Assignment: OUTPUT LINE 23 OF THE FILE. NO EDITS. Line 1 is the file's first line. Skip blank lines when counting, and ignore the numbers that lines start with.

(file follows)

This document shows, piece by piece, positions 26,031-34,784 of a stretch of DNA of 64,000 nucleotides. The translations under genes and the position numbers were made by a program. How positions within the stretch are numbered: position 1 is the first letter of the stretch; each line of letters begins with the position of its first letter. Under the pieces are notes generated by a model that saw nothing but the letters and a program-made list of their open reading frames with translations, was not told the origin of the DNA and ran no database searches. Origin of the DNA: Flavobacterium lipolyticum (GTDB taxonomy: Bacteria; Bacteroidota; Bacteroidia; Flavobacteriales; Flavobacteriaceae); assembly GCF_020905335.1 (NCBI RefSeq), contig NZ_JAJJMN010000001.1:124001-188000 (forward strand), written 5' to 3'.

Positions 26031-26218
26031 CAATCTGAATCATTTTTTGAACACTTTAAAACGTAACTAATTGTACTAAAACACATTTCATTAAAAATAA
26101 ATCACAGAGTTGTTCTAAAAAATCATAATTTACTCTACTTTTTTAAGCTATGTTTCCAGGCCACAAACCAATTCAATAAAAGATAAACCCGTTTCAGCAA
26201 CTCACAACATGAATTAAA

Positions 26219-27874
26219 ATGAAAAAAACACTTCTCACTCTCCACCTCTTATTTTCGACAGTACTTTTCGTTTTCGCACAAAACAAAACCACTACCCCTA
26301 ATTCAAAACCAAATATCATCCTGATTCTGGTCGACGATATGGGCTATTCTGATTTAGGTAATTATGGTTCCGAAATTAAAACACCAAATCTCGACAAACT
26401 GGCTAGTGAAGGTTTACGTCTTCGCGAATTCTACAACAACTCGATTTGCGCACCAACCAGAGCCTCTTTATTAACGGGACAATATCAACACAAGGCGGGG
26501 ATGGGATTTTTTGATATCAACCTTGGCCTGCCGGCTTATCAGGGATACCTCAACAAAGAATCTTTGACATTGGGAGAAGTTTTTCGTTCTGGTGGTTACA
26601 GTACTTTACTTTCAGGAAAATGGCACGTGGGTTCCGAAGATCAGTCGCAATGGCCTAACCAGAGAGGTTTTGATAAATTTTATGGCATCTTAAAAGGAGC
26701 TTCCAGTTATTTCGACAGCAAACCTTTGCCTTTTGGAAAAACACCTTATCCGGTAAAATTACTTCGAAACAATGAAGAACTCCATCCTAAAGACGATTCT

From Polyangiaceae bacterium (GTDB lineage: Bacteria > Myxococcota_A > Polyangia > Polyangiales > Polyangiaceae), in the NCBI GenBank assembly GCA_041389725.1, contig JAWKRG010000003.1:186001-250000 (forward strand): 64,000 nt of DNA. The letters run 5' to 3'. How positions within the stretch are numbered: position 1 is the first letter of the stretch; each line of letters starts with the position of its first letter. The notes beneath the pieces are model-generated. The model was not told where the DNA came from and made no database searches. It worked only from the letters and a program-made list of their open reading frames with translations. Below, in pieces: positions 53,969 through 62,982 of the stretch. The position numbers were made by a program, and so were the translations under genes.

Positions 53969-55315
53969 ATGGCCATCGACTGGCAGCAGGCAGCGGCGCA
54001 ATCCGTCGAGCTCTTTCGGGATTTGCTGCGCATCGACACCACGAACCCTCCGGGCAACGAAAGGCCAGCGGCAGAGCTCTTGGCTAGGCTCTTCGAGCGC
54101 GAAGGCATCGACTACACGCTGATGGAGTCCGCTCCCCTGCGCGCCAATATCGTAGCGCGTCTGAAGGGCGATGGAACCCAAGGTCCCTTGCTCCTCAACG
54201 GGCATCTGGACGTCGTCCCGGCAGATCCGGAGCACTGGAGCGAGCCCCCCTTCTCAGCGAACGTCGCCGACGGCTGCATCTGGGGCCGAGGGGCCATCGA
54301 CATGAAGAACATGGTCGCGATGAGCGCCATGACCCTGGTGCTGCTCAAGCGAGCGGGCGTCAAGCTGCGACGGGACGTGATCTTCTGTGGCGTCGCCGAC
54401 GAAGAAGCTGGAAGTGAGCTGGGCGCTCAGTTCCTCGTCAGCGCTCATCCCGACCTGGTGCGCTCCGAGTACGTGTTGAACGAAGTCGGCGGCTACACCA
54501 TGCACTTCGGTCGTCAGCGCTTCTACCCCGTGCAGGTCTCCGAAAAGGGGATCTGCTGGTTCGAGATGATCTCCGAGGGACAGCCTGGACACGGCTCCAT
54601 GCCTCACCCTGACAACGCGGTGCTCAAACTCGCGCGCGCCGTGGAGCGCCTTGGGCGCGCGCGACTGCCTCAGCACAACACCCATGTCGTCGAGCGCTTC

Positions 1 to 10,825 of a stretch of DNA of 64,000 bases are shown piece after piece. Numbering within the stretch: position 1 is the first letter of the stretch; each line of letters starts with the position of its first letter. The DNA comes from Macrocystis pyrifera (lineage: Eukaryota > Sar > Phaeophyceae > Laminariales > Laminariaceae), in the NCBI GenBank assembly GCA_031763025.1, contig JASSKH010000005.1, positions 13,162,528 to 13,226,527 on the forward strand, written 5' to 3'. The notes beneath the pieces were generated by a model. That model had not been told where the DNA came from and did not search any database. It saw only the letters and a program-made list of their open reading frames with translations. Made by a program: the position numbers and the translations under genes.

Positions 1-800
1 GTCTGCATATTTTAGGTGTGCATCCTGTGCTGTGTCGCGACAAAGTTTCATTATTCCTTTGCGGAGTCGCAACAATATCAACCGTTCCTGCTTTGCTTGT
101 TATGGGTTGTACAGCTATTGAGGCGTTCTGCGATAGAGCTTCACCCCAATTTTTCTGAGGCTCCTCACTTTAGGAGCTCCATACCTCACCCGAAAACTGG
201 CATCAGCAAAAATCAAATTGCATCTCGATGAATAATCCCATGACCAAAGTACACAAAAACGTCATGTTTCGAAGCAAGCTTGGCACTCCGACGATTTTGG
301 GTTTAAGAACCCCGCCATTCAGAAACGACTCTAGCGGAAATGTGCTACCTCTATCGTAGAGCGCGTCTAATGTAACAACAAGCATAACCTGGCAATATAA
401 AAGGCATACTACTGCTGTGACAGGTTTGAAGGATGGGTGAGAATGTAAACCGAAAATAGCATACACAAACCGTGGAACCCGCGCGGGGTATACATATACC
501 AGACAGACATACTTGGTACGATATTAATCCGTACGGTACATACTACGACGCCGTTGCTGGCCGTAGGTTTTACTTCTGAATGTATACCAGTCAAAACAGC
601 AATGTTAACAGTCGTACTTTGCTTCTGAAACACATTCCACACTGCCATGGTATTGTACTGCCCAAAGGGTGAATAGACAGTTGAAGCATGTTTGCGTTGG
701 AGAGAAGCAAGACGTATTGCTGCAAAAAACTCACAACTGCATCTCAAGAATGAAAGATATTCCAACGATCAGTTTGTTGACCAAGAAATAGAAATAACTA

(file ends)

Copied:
Positions 1 to 10,825 of a stretch of DNA of 64,000 bases are shown piece after piece. Numbering within the stretch: position 1 is the first letter of the stretch; each line of letters starts with the position of its first letter. The DNA comes from Macrocystis pyrifera (lineage: Eukaryota > Sar > Phaeophyceae > Laminariales > Laminariaceae), in the NCBI GenBank assembly GCA_031763025.1, contig JASSKH010000005.1, positions 13,162,528 to 13,226,527 on the forward strand, written 5' to 3'. The notes beneath the pieces were generated by a model. That model had not been told where the DNA came from and did not search any database. It saw only the letters and a program-made list of their open reading frames with translations. Made by a program: the position numbers and the translations under genes.